Barrie dentistry: the dental diagnosis, or “What’s wrong with my teeth?”
Posted: September 16, 2013 Last Modified: June 6, 2022
Earlier, we outlined the four areas that any diagnosis performed by a dentist will generally fall under: periodontal (gums), dental (teeth – duh), functional (the bite and the joints, along with oral habits like grinding or clenching), and dentofacial (the aesthetics of the teeth/gums/lips all in relation to the face). We continue our series by addressing each of these separately. Today, we are talking about the dental diagnosis, and it is perhaps the easiest to understand as everyone has had some exposure to tooth issues.
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When we look at the teeth, we are concerned with the potential loss of teeth or parts of teeth. This can occur in one of three ways: dental caries (cavities, or your run-of-the-mill decay), fractures due to weakened teeth (such as those with large fillings or root canals), and trauma (which is obviously unpredictable, and preventable really only with facial/dental protection).
When we are performing a dental diagnosis, we are really just going tooth by tooth and not looking at the overall alignment of teeth or how they meet the opposing teeth. These are some of the things we look for:
– caries (cavities) – self explanatory. We use direct vision, transillumination (shining a light through the teeth), a dental explorer (the “dental pick”, to the lay person), and x-rays to detect tooth decay.
– fillings or other restorations like dental crowns that are faulty – this can be outright broken pieces off of fillings, but more commonly we are looking for marginal breakdown (where the edges of fillings are breaking down and allowing bacterial microleakage into the teeth) or heavy marginal staining that may point us to areas where a bond is not sealing out bacteria. Faulty areas are at risk of decay.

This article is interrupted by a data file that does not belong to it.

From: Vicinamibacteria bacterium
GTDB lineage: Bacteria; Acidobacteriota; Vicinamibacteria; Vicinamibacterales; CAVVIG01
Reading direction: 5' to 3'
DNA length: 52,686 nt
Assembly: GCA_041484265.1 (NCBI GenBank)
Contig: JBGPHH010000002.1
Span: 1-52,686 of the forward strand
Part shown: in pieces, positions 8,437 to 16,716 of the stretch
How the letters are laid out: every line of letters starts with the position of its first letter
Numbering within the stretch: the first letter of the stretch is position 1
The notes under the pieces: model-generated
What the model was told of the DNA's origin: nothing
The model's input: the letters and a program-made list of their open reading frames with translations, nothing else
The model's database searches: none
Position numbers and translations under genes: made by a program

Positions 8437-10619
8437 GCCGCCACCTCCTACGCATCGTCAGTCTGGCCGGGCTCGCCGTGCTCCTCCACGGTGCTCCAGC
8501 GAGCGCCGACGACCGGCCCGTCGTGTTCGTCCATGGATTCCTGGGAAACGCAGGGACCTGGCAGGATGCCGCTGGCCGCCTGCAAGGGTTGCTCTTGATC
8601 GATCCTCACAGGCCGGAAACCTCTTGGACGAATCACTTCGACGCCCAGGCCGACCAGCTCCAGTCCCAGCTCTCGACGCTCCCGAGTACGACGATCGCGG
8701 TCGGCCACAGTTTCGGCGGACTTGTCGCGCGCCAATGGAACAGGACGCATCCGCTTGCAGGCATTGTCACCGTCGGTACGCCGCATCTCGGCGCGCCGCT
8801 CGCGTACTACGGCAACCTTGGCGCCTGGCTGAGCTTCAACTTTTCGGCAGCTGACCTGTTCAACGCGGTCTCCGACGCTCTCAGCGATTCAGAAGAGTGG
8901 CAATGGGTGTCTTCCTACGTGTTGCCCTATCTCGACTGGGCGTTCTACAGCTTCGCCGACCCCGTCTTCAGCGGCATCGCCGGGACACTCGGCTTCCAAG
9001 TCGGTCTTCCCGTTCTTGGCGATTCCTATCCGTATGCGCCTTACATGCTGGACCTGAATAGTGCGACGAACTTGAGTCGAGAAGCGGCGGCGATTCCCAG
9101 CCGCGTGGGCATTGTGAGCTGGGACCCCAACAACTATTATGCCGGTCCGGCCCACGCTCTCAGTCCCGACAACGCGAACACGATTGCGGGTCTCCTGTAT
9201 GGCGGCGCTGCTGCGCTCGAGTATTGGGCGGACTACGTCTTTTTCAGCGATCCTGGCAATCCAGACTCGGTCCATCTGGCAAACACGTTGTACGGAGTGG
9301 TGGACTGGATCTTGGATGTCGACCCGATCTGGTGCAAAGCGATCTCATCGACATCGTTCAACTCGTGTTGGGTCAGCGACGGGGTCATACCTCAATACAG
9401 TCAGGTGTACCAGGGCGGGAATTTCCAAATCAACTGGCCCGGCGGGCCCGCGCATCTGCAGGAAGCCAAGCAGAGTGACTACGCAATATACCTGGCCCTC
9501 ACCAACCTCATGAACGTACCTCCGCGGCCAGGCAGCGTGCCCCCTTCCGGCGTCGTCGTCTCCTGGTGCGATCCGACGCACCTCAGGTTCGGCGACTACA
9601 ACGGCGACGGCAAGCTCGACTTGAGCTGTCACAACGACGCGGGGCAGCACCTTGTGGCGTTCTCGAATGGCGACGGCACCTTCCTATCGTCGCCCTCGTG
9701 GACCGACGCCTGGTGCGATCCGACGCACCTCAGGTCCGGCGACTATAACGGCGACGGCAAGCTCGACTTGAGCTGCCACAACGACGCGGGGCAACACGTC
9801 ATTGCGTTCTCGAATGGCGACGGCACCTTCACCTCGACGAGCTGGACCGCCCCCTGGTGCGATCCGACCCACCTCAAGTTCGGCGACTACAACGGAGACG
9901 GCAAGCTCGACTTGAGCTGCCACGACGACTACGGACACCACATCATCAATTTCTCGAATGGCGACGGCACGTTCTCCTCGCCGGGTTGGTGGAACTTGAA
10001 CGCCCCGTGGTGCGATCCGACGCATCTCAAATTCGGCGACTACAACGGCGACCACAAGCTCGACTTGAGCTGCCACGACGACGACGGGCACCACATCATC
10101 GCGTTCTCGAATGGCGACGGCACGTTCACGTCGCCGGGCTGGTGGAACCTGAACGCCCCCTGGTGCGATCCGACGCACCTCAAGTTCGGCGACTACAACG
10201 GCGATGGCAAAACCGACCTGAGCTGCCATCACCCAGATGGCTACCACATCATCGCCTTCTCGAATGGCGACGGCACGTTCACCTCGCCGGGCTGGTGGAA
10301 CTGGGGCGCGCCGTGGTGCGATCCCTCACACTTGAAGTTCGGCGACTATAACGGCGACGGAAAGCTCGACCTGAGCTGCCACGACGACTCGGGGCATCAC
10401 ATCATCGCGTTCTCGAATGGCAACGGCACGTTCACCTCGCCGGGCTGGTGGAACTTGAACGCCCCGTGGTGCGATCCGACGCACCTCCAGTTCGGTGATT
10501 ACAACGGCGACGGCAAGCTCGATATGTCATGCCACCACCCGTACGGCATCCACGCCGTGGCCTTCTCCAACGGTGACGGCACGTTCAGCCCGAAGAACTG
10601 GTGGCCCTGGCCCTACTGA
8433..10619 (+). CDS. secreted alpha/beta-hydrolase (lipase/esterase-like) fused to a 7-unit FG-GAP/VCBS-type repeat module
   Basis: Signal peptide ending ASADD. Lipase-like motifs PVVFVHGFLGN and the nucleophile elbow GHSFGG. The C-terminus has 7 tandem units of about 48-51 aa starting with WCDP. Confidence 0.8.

– weakened teeth due to large fillings or root canals. These teeth are at risk of fracture due to hollowing out of the teeth. When we see these, we often recommend dental crowns or onlays to protect them from breaking. This is especially important for back teeth that have had root canals but no crowns, because you can pretty much bank on them breaking at some point.
– systemic conditions such as dry mouth or acid reflux/vomiting, and acidic oral conditions. When one loses the protection of normal saliva, the acids that cause decay are not appropriately neutralized. This often leads to a runaway situation where decay sets in pretty quickly, and unfortunately, everywhere (making it hard to repair, even if detected). Even if dry mouth or acid reflux is not present, a diet that is highly acidic or chronically sugar-laden (low or high amounts of sugar) will cause similar decay.
Once we have a dental diagnosis, we can also arrive at a risk assessment. A risk assessment is basically identifying the things that are threats to your teeth, and the likelihood that those things will cause tooth damage or tooth loss.
And finally, once we have the diagnosis, we can arrive at a dental treatment plan. Addressing the threats to the teeth is as simple as addressing them one at a time – this may be simple measures like small fillings, or it may involve more involved treatment like multiple crowns if many teeth are heavily filled/already fractured/aesthetically unacceptable. Of course, a dental diagnosis is never taken in isolation of the other three areas (periodontal, functional, and aesthetic). We make sure that we look at everything (and also what the patient`s preferences are) before providing definitive treatment.
Hope this helps clear some things up. If you have questions about your teeth, and you are in the Barrie area, please contact us! We’d love to be your dentist in Barrie.
About Dr. Elston Wong
Dr. Elston Wong completed his dental degree at The University of Toronto in 1999 before arriving in Barrie in 2002. After graduating, he continued to learn everything he could about dentistry. Now he has taken the time to share important information for anyone to read.